Letters to the Editor
- H Jersmann, Respiratory physician, Department of Thoracic Medicine, Royal Adelaide Hospital, Adelaide, John Litt
- Aust Prescr 2005;28:136-9
- 1 December 2005
- DOI: 10.18773/austprescr.2005.101
Editor, – It was with considerable disappointment that I read J. Litt's contribution 'What's new in smoking cessation?' (Aust Prescr 2005;28:73-5). Nothing the author reviewed was new. The only truly new development in the field of smoking cessation has been the anti-nicotine vaccine. This did not seem to get a mention in the article at all. A lot of experimental research in animals has been published since 2002 and a review of current progress has recently been published.1
Department of Thoracic Medicine
Royal Adelaide Hospital, Adelaide
Dr John Litt, the author of the article, comments:
Nicotine is the main addictive agent in cigarettes.2 A nicotine vaccine offers an additional therapeutic option to reduce the likelihood of relapse in smokers who have recently quit. Its role in assisting cessation or preventing the development of nicotine addiction remains speculative.3
Animal models have shown proof of concept.4 Specifically, vaccination with a nicotine conjugate vaccine in mice produces antibodies that prevent nicotine crossing the blood-brain barrier. The vaccine also prevents the nicotine stimulation of dopamine release in the nucleus acumbens. This pathway is the postulated pleasure/reward pathway associated with various addictions, including nicotine. Blocking significant nicotine uptake in the brain reduces the rapid gratification effect and interrupts the subsequent reward provided by smoking. The process is not compromised by concomitant nicotine administration, suggesting that the vaccine may have a role in cessation.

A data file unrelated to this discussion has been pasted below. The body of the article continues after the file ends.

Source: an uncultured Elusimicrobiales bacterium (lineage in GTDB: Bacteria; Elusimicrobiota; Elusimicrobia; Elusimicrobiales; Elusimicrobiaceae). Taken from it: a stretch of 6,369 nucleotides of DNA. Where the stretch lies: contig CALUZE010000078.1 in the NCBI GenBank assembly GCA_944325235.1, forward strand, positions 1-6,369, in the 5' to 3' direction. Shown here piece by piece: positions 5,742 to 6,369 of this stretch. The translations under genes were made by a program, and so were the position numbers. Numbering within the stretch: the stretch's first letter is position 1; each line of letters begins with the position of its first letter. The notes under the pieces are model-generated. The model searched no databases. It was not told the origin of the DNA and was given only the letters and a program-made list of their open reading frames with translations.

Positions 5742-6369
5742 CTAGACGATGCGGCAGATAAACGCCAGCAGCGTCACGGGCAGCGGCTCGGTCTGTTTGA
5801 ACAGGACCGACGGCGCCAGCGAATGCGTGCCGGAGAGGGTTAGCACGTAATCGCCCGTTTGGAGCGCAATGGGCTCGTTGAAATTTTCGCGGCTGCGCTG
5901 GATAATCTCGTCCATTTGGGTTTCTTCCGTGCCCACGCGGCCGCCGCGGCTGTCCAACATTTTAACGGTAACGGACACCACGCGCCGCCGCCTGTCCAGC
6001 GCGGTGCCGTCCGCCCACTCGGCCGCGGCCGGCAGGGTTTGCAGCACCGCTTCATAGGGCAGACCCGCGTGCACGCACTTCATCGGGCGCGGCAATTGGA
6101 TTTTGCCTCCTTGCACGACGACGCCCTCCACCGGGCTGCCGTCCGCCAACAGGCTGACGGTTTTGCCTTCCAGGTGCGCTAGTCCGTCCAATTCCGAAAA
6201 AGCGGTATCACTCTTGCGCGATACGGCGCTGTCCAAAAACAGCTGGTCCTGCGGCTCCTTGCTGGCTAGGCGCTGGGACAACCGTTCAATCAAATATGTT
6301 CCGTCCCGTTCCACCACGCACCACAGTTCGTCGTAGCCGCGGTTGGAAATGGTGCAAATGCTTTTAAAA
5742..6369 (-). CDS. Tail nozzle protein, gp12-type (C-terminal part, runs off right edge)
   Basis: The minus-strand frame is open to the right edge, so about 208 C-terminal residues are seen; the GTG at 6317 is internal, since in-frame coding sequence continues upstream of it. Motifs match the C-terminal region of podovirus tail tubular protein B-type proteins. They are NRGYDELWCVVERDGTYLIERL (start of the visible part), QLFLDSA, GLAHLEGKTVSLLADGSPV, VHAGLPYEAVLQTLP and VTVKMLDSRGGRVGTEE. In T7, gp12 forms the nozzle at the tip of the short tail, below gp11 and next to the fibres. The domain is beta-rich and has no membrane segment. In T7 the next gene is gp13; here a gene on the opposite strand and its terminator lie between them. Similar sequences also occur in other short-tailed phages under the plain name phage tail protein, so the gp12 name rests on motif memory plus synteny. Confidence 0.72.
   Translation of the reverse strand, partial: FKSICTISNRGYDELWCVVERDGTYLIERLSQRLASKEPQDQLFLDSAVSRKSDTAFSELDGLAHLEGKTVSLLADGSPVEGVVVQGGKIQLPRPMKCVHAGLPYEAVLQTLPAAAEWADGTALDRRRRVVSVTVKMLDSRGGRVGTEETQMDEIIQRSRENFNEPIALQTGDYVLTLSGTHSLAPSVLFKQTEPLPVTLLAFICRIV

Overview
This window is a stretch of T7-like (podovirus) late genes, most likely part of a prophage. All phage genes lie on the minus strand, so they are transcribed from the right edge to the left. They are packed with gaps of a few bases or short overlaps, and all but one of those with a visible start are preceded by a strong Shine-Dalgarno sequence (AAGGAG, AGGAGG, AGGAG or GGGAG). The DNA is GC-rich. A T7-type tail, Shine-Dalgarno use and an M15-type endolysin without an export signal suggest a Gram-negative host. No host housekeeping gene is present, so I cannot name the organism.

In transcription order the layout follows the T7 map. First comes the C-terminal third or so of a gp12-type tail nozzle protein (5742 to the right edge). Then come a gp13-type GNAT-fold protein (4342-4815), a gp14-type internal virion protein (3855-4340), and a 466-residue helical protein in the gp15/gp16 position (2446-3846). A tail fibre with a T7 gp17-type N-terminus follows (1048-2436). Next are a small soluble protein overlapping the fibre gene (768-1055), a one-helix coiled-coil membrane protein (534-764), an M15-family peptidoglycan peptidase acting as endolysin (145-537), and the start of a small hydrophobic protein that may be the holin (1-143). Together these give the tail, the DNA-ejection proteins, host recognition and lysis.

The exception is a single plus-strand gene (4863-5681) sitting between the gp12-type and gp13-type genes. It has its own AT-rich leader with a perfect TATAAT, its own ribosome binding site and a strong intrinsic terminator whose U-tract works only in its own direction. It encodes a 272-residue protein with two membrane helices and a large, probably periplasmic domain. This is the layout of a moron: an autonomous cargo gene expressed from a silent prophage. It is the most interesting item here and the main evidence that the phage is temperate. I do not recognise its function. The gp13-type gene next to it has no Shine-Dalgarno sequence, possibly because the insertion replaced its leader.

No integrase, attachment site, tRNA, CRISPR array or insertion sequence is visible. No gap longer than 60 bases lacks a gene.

The first phase I study was only published in July 2005.5 After being immunised with a nicotine vaccine conjugated with bacteriophage Qb virus-like particles, 32 volunteers had significant increases in nicotine-specific IgM and IgG titres at 7 and 14 days respectively. Local reactions including erythema, local swelling and tenderness were common (88-100%) and a variable number (13-38%) experienced flu-like symptoms 2-12 hours post-injection.
A phase II trial is currently underway to assess vaccine efficacy. This and subsequent phase II studies will need to address a number of unknowns. For example, it is possible that the smoker may be able to alter their inhalation of nicotine and overcome the relative blockade of nicotine uptake into the brain.6 How many boosters are required? What is the duration of immunity? What longer-term adverse effects are there? Most investigators agree that the anti-nicotine vaccine, if shown to be efficacious, will only provide an adjunct to counselling and other strategies, for example referral to an active callback program offered by state Quitlines.36 A vaccine is unlikely to assist the patient in overcoming the habit of smoking or provide a coping strategy for dealing with negative emotions.
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Respiratory physician, Department of Thoracic Medicine, Royal Adelaide Hospital, Adelaide
Department of General Practice, Flinders University Adelaide